In the New England Memorial by Nathaniel Morton (1669), John Lothropp was considered to be one of the five most important ministers to arrive in New England during the Great Migration.
Five United States presidents, as well as Princess Diana, descend from John Lothropp. So does a signer of the Declaration of Independence, also Oliver Wendell Holmes, Henry Wadsworth Longfellow, John Pierpont Morgan, Lewis Comfort Tiffany, Walt Disney, Joseph Smith and dozens of other famous individuals who helped shape the country.
Thirty years ago, my father-in-law introduced me to his eighth great-grandfather, Reverend John Lothropp, through a booklet published by the Institute of Family Research called John Lathrop 1584-1653: Reformer, Sufferer, Pilgrim, Man of God (1979). Interested in history, genealogy, and religion, I was captivated by this courageous reformer with such immense zeal and humility. I was also curious as to why a man would risk so much for the right to pray and worship the way his conscience dictated, so similar to the plight of the American Pilgrims and other religious martyrs and reformers.
Against the backdrop of the seventeenth century Church of England’s religious suppression, my novel, The Pulse of His Soul: The Story of John Lothropp, a Forgotten Forefather, begins shortly after Reverend Lothropp takes his orders to become a perpetual curate in Egerton, England in 1610. I felt it was here we needed to start his journey and understand his character in order to follow him through his change of heart and separation from the Church of England to join with the Independent Church in London.
Hannah Howse—his wife and the daughter of a vicar—was a strong and loving woman who did not make the same choices as her husband. Because of this, the religious conflict and fervor of the kingdom entered their home, even though both believed in a powerful and individual relationship with God that could be mastered through faith and unification. The Pulse of His Soul unfolds through the eyes of both Reverend Lothropp and his wife. His personal decision to renounce his orders affected his whole family when he fell out of favor with the Church and lost his social standing.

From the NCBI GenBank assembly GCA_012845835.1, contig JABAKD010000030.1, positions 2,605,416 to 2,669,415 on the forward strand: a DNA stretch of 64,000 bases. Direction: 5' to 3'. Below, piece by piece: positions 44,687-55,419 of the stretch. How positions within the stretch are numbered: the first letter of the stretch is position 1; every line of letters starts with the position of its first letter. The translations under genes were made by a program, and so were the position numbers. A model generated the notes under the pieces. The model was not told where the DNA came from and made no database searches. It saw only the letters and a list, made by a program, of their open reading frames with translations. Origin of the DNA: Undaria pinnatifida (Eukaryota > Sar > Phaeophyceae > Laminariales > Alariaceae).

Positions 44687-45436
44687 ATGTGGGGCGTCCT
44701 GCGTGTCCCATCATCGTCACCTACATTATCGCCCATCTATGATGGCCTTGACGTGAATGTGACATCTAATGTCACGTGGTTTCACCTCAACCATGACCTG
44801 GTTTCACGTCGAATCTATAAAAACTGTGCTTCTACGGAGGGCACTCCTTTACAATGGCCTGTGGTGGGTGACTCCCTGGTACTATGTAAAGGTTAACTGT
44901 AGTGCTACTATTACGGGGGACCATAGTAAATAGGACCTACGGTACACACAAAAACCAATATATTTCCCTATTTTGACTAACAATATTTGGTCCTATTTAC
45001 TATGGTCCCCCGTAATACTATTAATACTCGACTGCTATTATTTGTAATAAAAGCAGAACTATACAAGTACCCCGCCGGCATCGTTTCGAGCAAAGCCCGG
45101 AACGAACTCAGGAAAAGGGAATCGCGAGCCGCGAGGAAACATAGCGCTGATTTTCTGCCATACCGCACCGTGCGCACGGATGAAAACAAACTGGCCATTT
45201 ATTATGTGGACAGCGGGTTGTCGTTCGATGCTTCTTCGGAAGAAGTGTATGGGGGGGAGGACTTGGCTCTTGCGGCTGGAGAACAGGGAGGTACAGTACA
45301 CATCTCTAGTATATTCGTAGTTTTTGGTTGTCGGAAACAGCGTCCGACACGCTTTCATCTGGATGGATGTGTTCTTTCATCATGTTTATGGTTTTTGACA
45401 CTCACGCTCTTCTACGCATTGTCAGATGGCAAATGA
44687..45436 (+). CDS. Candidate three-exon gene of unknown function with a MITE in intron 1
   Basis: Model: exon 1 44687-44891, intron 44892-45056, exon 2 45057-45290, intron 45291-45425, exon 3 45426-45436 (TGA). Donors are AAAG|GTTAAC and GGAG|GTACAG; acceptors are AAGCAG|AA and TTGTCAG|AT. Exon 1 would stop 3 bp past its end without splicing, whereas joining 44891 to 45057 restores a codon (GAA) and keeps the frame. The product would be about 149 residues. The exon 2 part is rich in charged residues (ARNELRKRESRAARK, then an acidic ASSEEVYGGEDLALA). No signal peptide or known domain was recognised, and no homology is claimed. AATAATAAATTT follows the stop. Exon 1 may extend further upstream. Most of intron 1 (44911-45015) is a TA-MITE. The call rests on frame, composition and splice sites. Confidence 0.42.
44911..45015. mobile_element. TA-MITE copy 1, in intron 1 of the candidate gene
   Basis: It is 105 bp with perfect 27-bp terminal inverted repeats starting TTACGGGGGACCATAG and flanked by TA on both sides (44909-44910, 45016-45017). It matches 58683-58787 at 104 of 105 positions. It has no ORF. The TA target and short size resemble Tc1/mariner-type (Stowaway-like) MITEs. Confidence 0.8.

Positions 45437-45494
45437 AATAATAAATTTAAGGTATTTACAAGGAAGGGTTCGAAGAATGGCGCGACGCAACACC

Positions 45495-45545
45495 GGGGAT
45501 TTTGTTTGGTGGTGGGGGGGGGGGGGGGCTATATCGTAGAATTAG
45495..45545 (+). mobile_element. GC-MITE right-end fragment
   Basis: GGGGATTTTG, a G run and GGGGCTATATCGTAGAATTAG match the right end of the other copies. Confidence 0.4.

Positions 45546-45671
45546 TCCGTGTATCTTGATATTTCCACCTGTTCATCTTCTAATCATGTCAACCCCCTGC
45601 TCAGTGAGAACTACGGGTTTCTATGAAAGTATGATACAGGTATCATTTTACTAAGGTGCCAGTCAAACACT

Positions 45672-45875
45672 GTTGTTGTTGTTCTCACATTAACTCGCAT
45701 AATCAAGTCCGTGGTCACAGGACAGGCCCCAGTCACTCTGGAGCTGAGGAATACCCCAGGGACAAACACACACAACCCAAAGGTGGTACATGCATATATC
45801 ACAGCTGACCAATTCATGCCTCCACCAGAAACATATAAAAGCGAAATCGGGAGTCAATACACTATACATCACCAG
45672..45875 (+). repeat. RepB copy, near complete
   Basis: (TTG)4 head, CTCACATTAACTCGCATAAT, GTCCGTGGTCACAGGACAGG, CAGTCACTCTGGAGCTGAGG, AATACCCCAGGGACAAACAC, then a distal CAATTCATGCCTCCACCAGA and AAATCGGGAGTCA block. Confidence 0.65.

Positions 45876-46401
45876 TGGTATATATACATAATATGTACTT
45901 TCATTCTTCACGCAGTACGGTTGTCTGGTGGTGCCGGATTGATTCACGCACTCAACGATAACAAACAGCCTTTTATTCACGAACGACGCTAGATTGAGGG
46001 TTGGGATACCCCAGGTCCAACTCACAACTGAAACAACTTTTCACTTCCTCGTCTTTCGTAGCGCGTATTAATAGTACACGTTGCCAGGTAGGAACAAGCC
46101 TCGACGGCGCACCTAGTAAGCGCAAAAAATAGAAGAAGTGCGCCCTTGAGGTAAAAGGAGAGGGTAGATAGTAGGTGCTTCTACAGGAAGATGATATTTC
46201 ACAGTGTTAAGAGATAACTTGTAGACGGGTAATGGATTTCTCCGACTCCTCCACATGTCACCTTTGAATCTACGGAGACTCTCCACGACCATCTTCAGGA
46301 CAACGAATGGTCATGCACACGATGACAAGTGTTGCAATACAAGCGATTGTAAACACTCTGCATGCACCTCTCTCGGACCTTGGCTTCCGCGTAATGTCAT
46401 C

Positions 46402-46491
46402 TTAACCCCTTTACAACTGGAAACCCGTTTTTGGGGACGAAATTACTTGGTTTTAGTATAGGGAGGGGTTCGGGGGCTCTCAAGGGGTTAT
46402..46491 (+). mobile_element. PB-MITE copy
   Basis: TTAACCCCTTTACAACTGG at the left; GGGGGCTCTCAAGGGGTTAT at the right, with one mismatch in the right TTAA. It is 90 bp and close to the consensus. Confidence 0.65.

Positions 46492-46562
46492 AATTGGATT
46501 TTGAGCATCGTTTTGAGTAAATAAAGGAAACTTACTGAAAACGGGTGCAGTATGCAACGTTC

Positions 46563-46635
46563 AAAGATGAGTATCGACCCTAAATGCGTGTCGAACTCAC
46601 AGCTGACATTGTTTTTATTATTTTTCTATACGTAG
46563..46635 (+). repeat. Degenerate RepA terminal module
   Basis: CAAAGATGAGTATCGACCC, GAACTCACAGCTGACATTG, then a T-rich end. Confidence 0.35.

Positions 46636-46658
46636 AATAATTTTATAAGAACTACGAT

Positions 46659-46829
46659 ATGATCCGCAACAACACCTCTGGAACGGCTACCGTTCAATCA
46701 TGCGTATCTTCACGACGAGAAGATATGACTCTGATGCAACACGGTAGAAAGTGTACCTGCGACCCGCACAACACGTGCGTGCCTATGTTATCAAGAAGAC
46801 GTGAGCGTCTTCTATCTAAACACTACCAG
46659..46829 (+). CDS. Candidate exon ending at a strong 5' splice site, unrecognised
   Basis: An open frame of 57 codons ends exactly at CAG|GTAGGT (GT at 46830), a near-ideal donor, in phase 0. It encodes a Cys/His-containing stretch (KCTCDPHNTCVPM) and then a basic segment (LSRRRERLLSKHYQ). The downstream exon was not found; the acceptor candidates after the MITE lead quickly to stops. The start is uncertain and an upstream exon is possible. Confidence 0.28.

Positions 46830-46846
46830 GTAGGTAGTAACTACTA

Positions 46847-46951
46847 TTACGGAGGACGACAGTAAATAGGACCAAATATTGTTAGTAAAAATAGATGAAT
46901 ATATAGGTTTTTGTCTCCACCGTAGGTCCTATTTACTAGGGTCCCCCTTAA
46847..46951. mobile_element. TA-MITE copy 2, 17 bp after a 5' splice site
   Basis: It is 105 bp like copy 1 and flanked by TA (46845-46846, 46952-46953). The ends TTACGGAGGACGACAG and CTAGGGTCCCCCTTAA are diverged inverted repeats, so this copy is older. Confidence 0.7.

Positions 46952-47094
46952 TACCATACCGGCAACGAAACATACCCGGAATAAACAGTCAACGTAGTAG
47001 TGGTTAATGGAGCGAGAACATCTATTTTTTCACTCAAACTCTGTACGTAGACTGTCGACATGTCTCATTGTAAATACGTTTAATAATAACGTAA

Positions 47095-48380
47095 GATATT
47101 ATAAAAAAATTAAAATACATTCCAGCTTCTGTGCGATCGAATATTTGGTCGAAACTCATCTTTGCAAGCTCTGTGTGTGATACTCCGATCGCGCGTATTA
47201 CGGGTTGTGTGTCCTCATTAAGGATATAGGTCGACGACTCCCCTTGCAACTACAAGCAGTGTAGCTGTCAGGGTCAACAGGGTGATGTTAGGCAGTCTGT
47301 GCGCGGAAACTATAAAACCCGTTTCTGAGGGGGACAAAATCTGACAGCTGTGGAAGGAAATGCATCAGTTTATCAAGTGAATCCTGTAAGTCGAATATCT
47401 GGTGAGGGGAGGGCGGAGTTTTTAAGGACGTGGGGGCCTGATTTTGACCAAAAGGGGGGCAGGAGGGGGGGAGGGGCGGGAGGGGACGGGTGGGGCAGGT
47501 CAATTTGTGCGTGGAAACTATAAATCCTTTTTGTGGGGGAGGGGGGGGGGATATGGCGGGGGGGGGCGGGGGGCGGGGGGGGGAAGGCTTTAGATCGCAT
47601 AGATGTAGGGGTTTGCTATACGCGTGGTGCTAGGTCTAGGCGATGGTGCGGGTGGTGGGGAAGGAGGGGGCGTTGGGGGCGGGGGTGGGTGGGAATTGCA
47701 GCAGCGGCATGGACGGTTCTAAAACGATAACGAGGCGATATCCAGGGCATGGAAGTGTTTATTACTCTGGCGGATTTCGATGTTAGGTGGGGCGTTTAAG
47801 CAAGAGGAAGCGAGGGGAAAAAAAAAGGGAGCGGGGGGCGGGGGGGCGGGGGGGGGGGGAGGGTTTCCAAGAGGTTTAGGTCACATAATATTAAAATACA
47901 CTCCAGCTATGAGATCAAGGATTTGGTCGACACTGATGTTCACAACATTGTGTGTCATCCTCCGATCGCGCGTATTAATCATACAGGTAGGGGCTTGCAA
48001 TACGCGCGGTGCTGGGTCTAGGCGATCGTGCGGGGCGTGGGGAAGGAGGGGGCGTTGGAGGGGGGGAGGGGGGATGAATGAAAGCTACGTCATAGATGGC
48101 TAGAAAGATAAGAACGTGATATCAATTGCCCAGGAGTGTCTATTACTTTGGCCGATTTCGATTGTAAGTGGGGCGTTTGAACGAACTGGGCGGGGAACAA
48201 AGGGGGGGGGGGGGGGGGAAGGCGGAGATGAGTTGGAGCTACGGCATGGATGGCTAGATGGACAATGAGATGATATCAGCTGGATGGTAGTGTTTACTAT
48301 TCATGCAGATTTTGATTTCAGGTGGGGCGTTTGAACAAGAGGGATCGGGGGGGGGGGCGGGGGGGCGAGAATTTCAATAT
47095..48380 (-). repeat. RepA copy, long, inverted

When the Reverend John Lothropp came as an exile to America in 1634, he settled with his congregants in Scituate, but by 1639 he founded Barnstable, Massachusetts, a coastal town on Cape Cod. Here he became known as the minister of the Congregational Church. (It survives in customs and worship to this day, now known as West Parish Church.) And just as his congregation had done in London, they covenanted together “to walk in all God’s ways as He had revealed or should make known to them.” The town prospered under the spiritual guidance of Lothropp and for seventy-eight years it was the only church in Barnstable. The home he constructed in 1644 still partially stands and is the original part of the Sturgis Library, which is the oldest Library building in the United States.
To learn more about John Lothropp
Check out The John Lothropp Foundation and also read about John Lothropp on Wikipedia, where it states: “Perhaps Lothropp’s principal claim to fame is that he was a strong proponent of the idea of the Separation of Church and State (also called “Freedom of Religion”). This idea was considered heretical in England during his time, but eventually became the mainstream view of people in the United States of America, because of the efforts of John Lothropp and others.”